They say August is the slowest month for news, and according to the calendar here at the Sleeper Hit, the same goes for blogging.
I had some time off from work, and I started a Blip.tv channel for “Paper Cuts.” Beware, that will play automatically, complete with sound. But isn’t it pretty? Blip.tv puts ads on your videos, and you earn fractions of pennies in return for selling out. I have earned $0.02 so far in my PayPal account. To see the episodes ad-free, visit my YouTube channel. We’ve got the first seven episodes on there now, with the remaining three to come.
On Sunday, I finally edited that blasted blooper reel for “Beacon Alley.” You may remember this as the blooper reel that fried Brandon’s computer. I was a little more than nervous to embark on the adventure again, but now that Brandon’s computer can kick the titanium butts of all other computers, it went just fine. See five minutes of outtakes here.
A few out-of-state family members and friends have been asking about an online version of “Beacon Alley.” I’ve met you halfway. Now on Vimeo, you can view the first 19 minutes of “Beacon Alley” at your leisure. Why 19 minutes? I can only upload up to 500 MB on vimeo.com each week, and the best quality file of the movie was nearly a gig. So, look for part two, a.k.a., the last 12 minutes, next week, when I have another 500 MB of space at my disposal.
I had a long weekend, and it was very well spent. Brandon and I made our way to my hometown after work Friday, and sat out at a campfire with my uncles, cousins, and my dad. It would have been your normal marshmallow roast except Brandon was showing my cousin the episode of “Paper Cuts” he appears in on his Blackberry by the fire. On Saturday afternoon, after a family picnic, we stopped by a benefit for a friend’s grandma who has cancer for the second time. She wasn’t there, because it turned out she was in the James Cancer Center in Columbus. Figures. On the way to a housewarming party back in the city, we stopped at our old college favorite restaurant, Theo’s in Cambridge. We picked up one of their legendary pies and stopped by campus on the way home to look aroud. It was move-in weekend, but we realized there is probably not anyone still at Muskingum that we knew. It was a sad feeling, but it’s still nice to drive around to see what’s new. Speaking of which, any Muskies know where Brandon’s frat house went? We looked all over but couldn’t see where the Sinfonians are lodging this year.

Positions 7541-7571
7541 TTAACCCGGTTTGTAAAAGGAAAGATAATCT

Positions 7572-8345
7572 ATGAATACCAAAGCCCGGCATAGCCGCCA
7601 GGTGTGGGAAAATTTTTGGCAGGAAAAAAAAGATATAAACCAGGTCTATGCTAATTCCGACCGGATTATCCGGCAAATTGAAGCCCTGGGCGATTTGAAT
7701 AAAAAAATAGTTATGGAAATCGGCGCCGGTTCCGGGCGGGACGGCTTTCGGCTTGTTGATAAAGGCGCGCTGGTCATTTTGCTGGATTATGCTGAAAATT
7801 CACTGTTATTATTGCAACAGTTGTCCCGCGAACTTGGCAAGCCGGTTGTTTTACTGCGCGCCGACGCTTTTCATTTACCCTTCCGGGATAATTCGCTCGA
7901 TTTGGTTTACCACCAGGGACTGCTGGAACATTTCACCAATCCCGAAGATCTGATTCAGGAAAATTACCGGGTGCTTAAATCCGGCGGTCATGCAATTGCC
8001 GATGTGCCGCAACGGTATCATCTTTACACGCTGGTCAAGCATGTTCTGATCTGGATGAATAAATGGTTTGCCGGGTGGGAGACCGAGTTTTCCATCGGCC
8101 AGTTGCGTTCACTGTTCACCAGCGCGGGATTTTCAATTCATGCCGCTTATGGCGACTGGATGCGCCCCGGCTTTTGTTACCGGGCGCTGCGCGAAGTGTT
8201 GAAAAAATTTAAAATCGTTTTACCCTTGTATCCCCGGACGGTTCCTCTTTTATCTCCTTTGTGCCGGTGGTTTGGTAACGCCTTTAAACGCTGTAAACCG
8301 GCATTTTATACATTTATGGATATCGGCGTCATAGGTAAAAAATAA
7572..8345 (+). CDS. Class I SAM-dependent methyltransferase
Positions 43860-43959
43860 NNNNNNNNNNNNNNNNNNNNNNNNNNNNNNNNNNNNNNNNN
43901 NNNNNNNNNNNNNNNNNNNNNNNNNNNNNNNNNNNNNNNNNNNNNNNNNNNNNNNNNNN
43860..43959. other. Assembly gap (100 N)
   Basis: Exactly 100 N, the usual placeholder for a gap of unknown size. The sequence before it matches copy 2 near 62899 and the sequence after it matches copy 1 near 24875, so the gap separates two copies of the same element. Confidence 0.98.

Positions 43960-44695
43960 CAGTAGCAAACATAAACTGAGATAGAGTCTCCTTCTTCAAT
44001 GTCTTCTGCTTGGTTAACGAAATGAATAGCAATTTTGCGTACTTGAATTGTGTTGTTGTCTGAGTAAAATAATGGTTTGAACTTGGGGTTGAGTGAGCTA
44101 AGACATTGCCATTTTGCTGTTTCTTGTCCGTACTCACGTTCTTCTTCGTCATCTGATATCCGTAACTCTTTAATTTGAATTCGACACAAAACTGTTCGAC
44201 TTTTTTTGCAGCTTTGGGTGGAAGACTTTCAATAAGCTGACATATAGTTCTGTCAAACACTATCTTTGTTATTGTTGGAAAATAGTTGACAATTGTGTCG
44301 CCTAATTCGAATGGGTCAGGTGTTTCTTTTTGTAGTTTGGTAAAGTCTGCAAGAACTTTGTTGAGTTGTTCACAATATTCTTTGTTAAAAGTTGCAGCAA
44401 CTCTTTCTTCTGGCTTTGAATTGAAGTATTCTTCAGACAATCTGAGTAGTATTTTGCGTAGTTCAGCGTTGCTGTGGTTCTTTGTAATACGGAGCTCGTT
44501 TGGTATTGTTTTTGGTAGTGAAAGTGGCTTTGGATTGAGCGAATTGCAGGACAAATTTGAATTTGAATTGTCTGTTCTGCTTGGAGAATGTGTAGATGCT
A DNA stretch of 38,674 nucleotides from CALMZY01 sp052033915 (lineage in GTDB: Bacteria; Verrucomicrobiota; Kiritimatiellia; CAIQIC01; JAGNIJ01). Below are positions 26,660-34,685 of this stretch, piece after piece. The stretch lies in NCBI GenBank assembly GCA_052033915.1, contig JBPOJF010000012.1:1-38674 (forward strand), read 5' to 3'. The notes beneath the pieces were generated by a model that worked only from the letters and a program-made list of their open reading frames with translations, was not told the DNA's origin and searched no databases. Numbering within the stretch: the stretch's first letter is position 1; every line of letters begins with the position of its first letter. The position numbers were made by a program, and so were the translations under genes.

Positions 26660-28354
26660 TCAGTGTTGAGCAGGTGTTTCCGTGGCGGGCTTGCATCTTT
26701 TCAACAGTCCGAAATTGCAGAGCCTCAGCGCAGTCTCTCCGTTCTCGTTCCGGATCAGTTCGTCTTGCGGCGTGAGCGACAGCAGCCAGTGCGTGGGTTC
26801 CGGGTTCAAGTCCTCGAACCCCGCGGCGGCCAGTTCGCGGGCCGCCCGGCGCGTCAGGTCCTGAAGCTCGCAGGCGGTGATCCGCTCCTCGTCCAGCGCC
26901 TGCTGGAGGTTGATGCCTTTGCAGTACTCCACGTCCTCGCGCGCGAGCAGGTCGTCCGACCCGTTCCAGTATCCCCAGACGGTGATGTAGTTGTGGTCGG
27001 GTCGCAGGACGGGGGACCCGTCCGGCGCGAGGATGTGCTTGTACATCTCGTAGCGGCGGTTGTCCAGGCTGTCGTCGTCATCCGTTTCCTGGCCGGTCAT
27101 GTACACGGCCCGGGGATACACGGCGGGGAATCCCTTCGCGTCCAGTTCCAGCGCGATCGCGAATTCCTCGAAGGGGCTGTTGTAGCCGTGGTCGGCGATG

After the housewarming party at Nathan and Glenda’s, we went home to watch more Trigun. I finally got to see this anime series that I’d heard so much about, and we ended up finishing it yesterday. It was really good.
On Sunday, we saw the new Tarantino flick, “Inglorious Basterds.” It wasn’t as violent or bloody as I was afraid of, although I did close my eyes until Brandon said I could open them again a couple times. I don’t ever want to see anyone get beaten to death by a baseball bat, even if it is a Nazi. I liked Brad Pitt’s character a lot, and I wish B.J. Novak had more lines. He looked so funny up there on the screen, when I am so used to seeing him as Ryan from “The Office”. Brandon and I disagree on our opinion of the ending, however. I was not so much a fan.
Last night, Brandon and I watched two Paul Giamatti movies back to back. We watched “The Illusionist” since Brandon hadn’t seen it, and then we finally remembered we’d been meaning (for about eight months now) to watch a borrowed copy of “American Splendor” so we could finally return it. I’d heard of Harvey Pekar long before now. I read about two pages of one of his comic books when I was little and thought, these aren’t funny at all. And I guess they probably weren’t to a seven year old. But I did appreciate that he was from Cleveland, and even better, he’d answered a fan letter my mom wrote him. She was from Cleveland as well, and when she got cancer in 1990, she wrote him a letter. He wrote back and sent her some signed books. In the movie last night, I saw that Pekar had cancer at one point too, and wrote a year’s worth of comic books about it. It was later made into a graphic novel called “Our Cancer Year” with the great support of his wife. This was in 1994, so I guess whatever he sent my mom was stuff from before all that. But he was a pretty nice guy for doing what he did. Maybe I should write him a letter thanking him? That would probably just really bum him out, actually. Anyway, thanks to Joe and Jessie for the extended movie rental. It was a good one.
I told the cast and crew of “Beacon Alley” I’d have DVDs ready for them to pick up Thursday evening, so I better get cracking on those. I tried burning a test one but there was a technical issue that I have to get past. Anyone else want a copy while the burning’s good?